This profit pays the employés in charge of the store and if any balance ia left it is kept as a reserve fund to serve in ease of a sudden augmentation in the price of articles of first necessity to workmen in order that he may continue to sell these articles to them at the old price.


An employé of the establishment gives lessons of an hour and a half every evening in reading writing arithmetic history and geography to the boys of the factory until they are sixteen years of age. In this school there is also a savings bank where each scholar of the school can deposit the savings he wishes to make. He can do this every fifteen days through the teacher who deposits it in the treasury of the establishment in the scholar's name and to encourage economy and saving Mr. Rey Ainé gives 10 per cent interest on all savings under 300 francs and over that sum 7 per cent until the scholar arrives at the age of twenty years. After twenty the young workman deposits his money in the general workmen's bank described below. The director very often assists at the evening lessons of the school and often gives the boys good advice upon honest and moral conduct

Sisters of the Sacred Heart are paid by Mr. Rey Ainé to instruct and take care of the young children of the workmen. For this purpose he has appropriated two buildings and the average number of scholars in them is about 350 nearly all children of workmen in his factory.


Every workman of the factory can deposit his economies in this bank and receive an annual interest of 5 per cent for his money. This money will be returned to him on demand. Any workman who has already in the bank a certain sum say about 1,000 francs may obtain a loan of the money necessary to build a house for himself. This loan is made returnable by installments paid every fifteen days. At Ruysbroeok the chief seat of this manufacture there are already thirty workmen who have built their own houses in this manner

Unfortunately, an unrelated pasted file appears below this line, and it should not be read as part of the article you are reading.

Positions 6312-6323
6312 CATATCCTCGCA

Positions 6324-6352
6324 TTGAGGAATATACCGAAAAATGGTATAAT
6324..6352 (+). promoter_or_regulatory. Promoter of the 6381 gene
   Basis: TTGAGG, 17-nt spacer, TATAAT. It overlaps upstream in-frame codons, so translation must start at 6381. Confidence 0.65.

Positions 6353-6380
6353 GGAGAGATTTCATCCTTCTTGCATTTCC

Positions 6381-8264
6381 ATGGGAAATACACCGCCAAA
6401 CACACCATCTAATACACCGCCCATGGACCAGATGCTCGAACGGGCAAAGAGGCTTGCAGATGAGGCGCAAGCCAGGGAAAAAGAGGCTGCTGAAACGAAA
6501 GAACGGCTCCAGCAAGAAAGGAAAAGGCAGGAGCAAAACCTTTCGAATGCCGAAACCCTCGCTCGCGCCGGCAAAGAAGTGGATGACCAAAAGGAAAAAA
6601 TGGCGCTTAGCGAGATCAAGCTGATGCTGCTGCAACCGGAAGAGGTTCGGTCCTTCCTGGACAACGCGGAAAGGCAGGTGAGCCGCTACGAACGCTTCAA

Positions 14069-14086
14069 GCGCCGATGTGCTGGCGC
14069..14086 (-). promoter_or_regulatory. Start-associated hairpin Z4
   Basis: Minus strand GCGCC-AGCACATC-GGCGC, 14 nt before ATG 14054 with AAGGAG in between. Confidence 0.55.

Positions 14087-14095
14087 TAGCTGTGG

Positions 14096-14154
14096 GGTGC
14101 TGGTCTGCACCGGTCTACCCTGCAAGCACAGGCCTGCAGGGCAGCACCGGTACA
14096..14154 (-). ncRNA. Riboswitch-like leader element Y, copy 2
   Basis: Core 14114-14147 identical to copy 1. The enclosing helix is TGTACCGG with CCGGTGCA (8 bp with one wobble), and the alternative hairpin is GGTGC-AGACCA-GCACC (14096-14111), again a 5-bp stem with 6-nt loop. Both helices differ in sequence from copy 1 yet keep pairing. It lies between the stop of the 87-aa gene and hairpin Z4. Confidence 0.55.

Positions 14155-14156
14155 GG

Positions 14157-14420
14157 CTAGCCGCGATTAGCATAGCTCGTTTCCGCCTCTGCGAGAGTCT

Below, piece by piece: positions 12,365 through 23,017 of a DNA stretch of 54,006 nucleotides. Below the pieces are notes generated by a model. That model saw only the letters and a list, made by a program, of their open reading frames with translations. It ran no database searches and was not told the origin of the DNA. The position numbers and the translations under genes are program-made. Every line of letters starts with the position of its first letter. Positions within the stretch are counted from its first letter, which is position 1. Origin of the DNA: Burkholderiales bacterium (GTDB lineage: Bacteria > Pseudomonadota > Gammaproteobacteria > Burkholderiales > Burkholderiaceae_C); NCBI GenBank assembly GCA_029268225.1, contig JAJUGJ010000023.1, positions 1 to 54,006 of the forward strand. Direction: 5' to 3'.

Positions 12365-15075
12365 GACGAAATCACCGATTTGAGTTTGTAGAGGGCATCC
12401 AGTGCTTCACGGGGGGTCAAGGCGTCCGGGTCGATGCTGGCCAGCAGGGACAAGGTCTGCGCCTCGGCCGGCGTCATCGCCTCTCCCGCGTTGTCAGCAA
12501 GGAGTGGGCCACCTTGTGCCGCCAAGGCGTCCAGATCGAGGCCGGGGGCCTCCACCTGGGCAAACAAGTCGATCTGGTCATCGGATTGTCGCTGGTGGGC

Eighty houses of from three to six rooms and with small gardens attached belong to this gentleman and are rented at half the ordinary price to meritorious workmen of his factory for say from 5 to 10 francs per month for each house. The hygienic care of these houses is superintended by the director who has a special watchman under his orders for this purpose and who daily inspects them.

For the purpose of encouraging temperate habits amongst the workmen there is also connected with this establishment a kind of literary society of which the director is president It meets in a special hall every Sunday to read books and newspapers and to indulge in singing and other proper amusements. It's present total membership is 165.

The wages in the above table are per week.

This was about 20 years before Hugh emigrated to Belgium. Ruysbroeck is today Ruisbroek, which is south of Brussels in Flanders and just a short distance from Forest where Hugh and his family lived. Whether he worked in Ruysbroeck or in another factory is unknown.

Child labour was common, as the photo shows, and with a work week of supposedly 60 hours, I'm not sure how the boys could do that and also spend an hour and a half in school each night.
Brian Rodgers - July 30, 2016